Saturday, November 24, 2007

Everglades Restoration's New Enemy, The Mainstream Press?

Speculation and doubts continue to rise concerning the future of the Comprehensive Everglades Restoration Plan (CERP). Despite that Congress has approved $1.8 billion for the plan the funds still must be allocated. Finding the money for restoration projects from a cash strapped federal government in a time of war may be more difficult than overriding a veto from a lame duck President. The press has abounded these last few days with disheartening articles on the future of CERP. One is left to wonder if this is a desperate attempt to derail the plan by unduly influencing the press. The funds for this project have been approved and those who support the restoration of the Everglades will not be silenced or dissuaded. We must continue to move forward with each step of the Plan. The health and future of the entire state of Florida depends on the health and future of the Everglades. Not only are the Everglades an international treasure but, the source of life for many who live in this state. Stay informed and active on this issue and inform your local, state, and federal officials on your support for CERP.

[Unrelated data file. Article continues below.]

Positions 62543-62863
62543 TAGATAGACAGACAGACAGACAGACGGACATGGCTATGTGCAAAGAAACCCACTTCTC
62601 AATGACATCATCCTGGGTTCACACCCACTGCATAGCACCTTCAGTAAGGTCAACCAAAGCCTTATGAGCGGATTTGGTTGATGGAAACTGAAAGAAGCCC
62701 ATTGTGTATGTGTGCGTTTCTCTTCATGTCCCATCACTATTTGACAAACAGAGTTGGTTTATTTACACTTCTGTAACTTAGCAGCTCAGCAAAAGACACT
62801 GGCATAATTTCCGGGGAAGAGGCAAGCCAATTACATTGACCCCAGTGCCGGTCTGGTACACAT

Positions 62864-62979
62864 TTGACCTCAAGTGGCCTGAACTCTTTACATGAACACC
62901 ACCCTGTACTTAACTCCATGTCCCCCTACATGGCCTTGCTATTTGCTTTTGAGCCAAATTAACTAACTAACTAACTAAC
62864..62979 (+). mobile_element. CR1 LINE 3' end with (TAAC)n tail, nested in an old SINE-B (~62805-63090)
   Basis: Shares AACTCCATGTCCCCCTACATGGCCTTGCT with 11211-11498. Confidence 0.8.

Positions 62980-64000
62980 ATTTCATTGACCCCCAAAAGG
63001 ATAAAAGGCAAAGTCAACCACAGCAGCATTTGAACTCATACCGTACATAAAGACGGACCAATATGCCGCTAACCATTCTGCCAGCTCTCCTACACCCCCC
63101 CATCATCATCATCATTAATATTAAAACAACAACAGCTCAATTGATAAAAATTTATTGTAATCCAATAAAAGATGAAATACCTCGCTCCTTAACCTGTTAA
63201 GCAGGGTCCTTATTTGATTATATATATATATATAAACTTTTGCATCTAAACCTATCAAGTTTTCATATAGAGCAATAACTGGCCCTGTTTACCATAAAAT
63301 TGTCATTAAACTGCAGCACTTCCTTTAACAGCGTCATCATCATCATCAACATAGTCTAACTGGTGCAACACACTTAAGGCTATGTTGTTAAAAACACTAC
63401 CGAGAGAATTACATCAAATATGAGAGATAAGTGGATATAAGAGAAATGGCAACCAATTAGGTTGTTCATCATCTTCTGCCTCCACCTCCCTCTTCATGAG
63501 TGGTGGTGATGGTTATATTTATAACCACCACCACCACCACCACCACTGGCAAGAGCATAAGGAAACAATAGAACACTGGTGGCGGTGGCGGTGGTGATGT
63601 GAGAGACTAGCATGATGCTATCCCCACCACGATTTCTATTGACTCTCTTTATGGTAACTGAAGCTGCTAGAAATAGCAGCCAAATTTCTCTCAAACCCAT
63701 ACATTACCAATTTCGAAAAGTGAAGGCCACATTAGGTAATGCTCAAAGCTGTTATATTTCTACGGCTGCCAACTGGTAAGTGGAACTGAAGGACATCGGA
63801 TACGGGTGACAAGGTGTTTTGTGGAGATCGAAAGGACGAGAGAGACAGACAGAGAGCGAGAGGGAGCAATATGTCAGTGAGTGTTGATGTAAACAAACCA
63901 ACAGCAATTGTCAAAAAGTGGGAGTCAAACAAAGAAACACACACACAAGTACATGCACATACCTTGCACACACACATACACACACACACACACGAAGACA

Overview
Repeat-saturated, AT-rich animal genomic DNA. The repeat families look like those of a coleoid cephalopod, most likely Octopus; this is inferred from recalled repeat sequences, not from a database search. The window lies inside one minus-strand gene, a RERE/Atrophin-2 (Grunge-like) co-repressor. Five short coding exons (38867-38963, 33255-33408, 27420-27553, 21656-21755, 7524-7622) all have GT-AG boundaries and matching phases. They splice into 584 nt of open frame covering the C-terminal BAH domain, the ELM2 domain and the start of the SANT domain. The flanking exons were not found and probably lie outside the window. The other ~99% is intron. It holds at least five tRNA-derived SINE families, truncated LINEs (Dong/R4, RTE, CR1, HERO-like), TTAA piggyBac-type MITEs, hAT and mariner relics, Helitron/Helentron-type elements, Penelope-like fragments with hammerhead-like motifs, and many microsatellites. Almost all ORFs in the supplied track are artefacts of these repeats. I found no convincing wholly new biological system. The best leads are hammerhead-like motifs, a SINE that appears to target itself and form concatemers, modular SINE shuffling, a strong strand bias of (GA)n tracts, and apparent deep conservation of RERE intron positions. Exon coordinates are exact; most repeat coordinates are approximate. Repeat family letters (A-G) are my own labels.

I will not link to any sites on these articles, search and inform yourself. I would not support those who would act as a mouthpiece, for those who wish to subvert the will of the people.

Monday, November 19, 2007

SFWMD Launches New Site to Save Water in Florida

A new tool is available to South Floridians to help them save water. The South Florida Water Management District has created a new website available at www.savewaterfl.com. The site provides ideas and knowledge for individuals, businesses, agriculture, and government about ways to conserve water. This year's drought has affected our state greatly and the SFWMD is anticipating increase water shortages this coming year. They are set to begin a new round of increased water restrictions which will effect everyone who lives in South Florida. Check out this site to see how you can educate yourself of these restrictions and how you may cut your consumption.